The following ten points will highlight the ten important functions of mineral elements in plants.
The ten important functions are: (1) In the Formation of Plant Body (2) Osmotic Potential of Cells (3) Acidity and Buffer Action (4) Influence on Permeability of Cytoplasmic Membranes (5) Catalytic Effects (6) Toxic Effects (7) Balancing Effects (8) Antagonistic Effects (9) Maintenance of Electrostatic Neutrality and (10) Phloem Transport.
Mineral elements perform many vital functions in plants, and some of these are given below briefly:
Function # 1. In the Formation of Plant Body:
Various mineral elements are constituents of the organic molecules found in the protoplasm and cell wall of the plants. For instance, the well known non-mineral elements, such as carbon, hydrogen and oxygen are the components of the carbohydrates which constitute the major part of the cell wall and protoplasm.
Similarly, nitrogen and sulphur are found in proteins, phosphorus in nucleoproteins and nucleic acids, and calcium in calcium pectate of the cell wall. Magnesium is an important constituent of chlorophyll and iron is found in cytochromes.
Function # 2. Osmotic Potential of Cells:
The osmotic potential of the plant cells depends on the concentration of mineral salts and organic compounds found in the cell sap. Suitable osmotic potential is required for water absorption and maintenance of cell turgidity.
Function # 3. Acidity and Buffer Action:
The mineral elements, absorbed from the soil by the roots, affect the H+ ions concentration and thus influence the pH of cell sap. They also constitute major buffer system of the plants. For example, sodium (Na+) and some other monovalent increase membrane permeability while calcium (Ca++) and other divalent decrease the same.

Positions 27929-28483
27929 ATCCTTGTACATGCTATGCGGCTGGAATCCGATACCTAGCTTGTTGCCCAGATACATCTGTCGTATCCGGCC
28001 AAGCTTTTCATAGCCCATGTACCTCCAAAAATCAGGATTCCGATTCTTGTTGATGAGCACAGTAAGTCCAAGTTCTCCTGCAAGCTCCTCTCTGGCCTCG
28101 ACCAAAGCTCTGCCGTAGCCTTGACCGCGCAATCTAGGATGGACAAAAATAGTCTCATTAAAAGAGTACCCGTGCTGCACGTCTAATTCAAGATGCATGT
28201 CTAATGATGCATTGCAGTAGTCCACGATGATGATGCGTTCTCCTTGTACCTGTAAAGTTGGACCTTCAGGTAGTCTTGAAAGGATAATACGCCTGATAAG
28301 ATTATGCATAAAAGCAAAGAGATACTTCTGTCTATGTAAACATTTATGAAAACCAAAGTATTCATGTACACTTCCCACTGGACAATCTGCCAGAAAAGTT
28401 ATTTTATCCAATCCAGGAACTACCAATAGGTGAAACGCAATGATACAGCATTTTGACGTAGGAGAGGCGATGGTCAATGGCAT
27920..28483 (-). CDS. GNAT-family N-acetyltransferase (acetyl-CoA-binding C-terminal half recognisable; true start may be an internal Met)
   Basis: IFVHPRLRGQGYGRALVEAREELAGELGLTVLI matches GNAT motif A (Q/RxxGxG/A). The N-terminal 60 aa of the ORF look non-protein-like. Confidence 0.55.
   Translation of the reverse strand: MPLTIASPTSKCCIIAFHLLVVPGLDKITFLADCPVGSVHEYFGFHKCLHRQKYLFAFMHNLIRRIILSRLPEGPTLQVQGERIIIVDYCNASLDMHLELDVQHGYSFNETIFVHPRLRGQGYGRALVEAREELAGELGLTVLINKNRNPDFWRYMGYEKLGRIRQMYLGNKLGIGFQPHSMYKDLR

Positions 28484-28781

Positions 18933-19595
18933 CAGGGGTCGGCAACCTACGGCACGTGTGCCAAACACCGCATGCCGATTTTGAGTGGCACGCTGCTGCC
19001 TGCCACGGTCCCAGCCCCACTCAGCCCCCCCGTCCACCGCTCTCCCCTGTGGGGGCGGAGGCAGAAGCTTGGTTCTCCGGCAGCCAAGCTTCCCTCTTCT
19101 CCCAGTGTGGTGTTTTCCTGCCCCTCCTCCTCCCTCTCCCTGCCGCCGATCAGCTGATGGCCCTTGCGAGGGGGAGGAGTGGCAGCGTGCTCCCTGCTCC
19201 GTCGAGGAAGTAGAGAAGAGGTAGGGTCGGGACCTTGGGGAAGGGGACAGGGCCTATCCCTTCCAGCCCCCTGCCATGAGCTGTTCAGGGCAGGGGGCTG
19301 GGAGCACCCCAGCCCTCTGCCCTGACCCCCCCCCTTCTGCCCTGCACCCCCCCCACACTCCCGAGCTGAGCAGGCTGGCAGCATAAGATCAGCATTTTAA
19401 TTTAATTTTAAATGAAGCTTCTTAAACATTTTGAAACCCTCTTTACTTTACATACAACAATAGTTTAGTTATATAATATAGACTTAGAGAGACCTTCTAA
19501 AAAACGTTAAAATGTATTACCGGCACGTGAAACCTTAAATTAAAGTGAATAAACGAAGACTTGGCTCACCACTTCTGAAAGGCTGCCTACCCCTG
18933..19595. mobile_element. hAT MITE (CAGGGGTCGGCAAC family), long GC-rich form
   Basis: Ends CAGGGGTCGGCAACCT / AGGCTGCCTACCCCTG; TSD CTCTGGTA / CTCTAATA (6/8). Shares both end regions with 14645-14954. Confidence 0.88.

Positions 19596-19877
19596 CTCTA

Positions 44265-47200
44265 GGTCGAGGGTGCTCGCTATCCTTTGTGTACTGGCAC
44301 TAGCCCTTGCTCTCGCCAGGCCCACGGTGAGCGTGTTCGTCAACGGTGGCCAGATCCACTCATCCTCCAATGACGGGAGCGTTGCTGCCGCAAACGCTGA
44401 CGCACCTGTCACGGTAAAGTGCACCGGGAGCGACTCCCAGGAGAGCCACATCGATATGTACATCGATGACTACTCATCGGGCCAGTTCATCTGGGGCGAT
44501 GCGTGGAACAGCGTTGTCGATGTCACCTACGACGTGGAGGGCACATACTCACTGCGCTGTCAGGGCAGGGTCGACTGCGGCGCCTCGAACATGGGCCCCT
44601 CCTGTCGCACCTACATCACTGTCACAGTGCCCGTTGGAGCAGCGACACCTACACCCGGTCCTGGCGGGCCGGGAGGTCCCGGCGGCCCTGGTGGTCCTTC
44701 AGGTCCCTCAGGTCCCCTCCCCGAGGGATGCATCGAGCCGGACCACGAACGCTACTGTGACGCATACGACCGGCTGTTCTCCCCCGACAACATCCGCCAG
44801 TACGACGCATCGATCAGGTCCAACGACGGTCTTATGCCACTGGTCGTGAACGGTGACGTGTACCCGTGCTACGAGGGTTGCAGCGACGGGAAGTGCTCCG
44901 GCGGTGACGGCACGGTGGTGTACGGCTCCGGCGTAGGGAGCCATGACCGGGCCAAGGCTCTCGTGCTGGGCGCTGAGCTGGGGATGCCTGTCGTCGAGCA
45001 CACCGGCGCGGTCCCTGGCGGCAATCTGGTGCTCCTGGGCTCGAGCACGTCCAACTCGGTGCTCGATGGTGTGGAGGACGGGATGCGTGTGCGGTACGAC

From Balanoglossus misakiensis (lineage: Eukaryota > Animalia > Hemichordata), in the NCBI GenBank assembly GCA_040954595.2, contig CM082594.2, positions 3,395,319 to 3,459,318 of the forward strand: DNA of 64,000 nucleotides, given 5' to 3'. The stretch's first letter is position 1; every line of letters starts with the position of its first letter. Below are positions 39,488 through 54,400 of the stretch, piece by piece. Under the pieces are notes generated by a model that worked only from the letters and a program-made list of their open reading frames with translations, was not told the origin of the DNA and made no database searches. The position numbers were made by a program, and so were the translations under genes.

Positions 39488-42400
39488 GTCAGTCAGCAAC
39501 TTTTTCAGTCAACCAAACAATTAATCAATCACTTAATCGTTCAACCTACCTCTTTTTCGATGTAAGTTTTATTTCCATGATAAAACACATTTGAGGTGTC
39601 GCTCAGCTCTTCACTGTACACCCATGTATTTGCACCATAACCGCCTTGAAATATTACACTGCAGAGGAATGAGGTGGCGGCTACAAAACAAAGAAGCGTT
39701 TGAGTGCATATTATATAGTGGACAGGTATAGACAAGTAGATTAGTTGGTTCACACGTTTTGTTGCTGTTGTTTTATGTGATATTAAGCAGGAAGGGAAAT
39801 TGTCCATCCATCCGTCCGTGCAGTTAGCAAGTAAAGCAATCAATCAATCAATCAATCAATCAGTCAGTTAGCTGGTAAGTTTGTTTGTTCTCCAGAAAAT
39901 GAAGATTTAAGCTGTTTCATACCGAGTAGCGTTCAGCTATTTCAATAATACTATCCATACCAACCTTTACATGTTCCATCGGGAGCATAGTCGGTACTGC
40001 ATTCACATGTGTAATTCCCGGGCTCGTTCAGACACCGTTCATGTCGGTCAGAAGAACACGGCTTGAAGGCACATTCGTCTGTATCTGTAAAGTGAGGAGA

Function # 4. Influence on Permeability of Cytoplasmic Membranes:
The permeability of cytoplasmic membranes is influenced by the presence of various cations and anions of the mineral elements. Some ions are observed to increase the permeability while others decrease it. For example, sodium and some other monovalent increase membrane permeability while calcium and other divalent decrease the same.
Function # 5. Catalytic Effects:
Several mineral elements like copper, iron, zinc, manganese, magnesium and cobalt etc., participate in catalytic systems of plants.
Function # 6. Toxic Effects:
Many mineral elements in their ionic form when present in concentrations higher than the normal, produce a marked toxic effect upon the protoplasm. Important among such minerals are arsenic, mercury and copper etc.
Function # 7. Balancing Effects:
Calcium, potassium and magnesium are known for their balancing property, i.e., they neutralize the toxic effect of other minerals by retaining the ionic balance.
Function # 8. Antagonistic Effects:
The phenomenon of interaction in which the normal effect of one ion is counteracted or negated by that of another ion is called antagonism or antagonistic effect. Such antagonistic effects are seen in mineral solutions. For example, manganese in concentration of 300 to 400 ppm on dry weight basis in barley is toxic when the nutrient solution does not contain silicon, but is harmless when silicon is present.
Function # 9. Maintenance of Electrostatic Neutrality:
Mineral elements also help the cells in maintaining electrostatic neutrality (i.e., (+) ve and (-) ve charges, cations and anions balancing each other). For example, Na+, K+, Ca++, Mg++ found in the cells balance the anions of organic and Inorganic acids.
Function # 10. Phloem Transport:
Boron and potassium are involved in the translocation of organic substances in the phloem.